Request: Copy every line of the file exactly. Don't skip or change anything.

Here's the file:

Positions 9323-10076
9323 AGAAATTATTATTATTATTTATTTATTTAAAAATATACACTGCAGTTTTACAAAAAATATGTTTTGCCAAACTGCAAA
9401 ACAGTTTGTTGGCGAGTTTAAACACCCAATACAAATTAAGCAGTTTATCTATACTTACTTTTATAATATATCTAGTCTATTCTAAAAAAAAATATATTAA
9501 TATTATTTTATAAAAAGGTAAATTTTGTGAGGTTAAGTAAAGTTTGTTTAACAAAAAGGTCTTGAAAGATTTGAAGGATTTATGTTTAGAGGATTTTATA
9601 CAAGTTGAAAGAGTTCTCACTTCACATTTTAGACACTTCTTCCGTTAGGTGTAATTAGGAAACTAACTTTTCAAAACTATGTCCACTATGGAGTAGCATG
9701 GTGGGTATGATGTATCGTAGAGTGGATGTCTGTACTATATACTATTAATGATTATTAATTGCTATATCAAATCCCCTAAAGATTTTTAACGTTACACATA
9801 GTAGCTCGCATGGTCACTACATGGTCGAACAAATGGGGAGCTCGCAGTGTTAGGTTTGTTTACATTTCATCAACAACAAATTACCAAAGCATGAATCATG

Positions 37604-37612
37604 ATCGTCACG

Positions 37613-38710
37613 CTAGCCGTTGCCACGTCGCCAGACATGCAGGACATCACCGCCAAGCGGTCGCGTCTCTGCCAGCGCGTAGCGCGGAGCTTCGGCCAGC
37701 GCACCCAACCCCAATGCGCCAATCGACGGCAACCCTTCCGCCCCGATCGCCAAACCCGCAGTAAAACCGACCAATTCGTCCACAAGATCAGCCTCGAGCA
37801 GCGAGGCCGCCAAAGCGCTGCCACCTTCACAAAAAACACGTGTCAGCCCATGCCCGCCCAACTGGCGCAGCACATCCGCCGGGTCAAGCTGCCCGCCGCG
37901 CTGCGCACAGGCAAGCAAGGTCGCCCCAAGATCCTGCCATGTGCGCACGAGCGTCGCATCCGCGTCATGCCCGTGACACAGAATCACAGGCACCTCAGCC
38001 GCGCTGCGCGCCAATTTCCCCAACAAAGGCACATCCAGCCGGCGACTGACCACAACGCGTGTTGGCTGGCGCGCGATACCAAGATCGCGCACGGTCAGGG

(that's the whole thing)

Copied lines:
Positions 9323-10076
9323 AGAAATTATTATTATTATTTATTTATTTAAAAATATACACTGCAGTTTTACAAAAAATATGTTTTGCCAAACTGCAAA
9401 ACAGTTTGTTGGCGAGTTTAAACACCCAATACAAATTAAGCAGTTTATCTATACTTACTTTTATAATATATCTAGTCTATTCTAAAAAAAAATATATTAA
9501 TATTATTTTATAAAAAGGTAAATTTTGTGAGGTTAAGTAAAGTTTGTTTAACAAAAAGGTCTTGAAAGATTTGAAGGATTTATGTTTAGAGGATTTTATA
9601 CAAGTTGAAAGAGTTCTCACTTCACATTTTAGACACTTCTTCCGTTAGGTGTAATTAGGAAACTAACTTTTCAAAACTATGTCCACTATGGAGTAGCATG
9701 GTGGGTATGATGTATCGTAGAGTGGATGTCTGTACTATATACTATTAATGATTATTAATTGCTATATCAAATCCCCTAAAGATTTTTAACGTTACACATA
9801 GTAGCTCGCATGGTCACTACATGGTCGAACAAATGGGGAGCTCGCAGTGTTAGGTTTGTTTACATTTCATCAACAACAAATTACCAAAGCATGAATCATG

Positions 37604-37612
37604 ATCGTCACG

Positions 37613-38710
37613 CTAGCCGTTGCCACGTCGCCAGACATGCAGGACATCACCGCCAAGCGGTCGCGTCTCTGCCAGCGCGTAGCGCGGAGCTTCGGCCAGC
37701 GCACCCAACCCCAATGCGCCAATCGACGGCAACCCTTCCGCCCCGATCGCCAAACCCGCAGTAAAACCGACCAATTCGTCCACAAGATCAGCCTCGAGCA
37801 GCGAGGCCGCCAAAGCGCTGCCACCTTCACAAAAAACACGTGTCAGCCCATGCCCGCCCAACTGGCGCAGCACATCCGCCGGGTCAAGCTGCCCGCCGCG
37901 CTGCGCACAGGCAAGCAAGGTCGCCCCAAGATCCTGCCATGTGCGCACGAGCGTCGCATCCGCGTCATGCCCGTGACACAGAATCACAGGCACCTCAGCC
38001 GCGCTGCGCGCCAATTTCCCCAACAAAGGCACATCCAGCCGGCGACTGACCACAACGCGTGTTGGCTGGCGCGCGATACCAAGATCGCGCACGGTCAGGG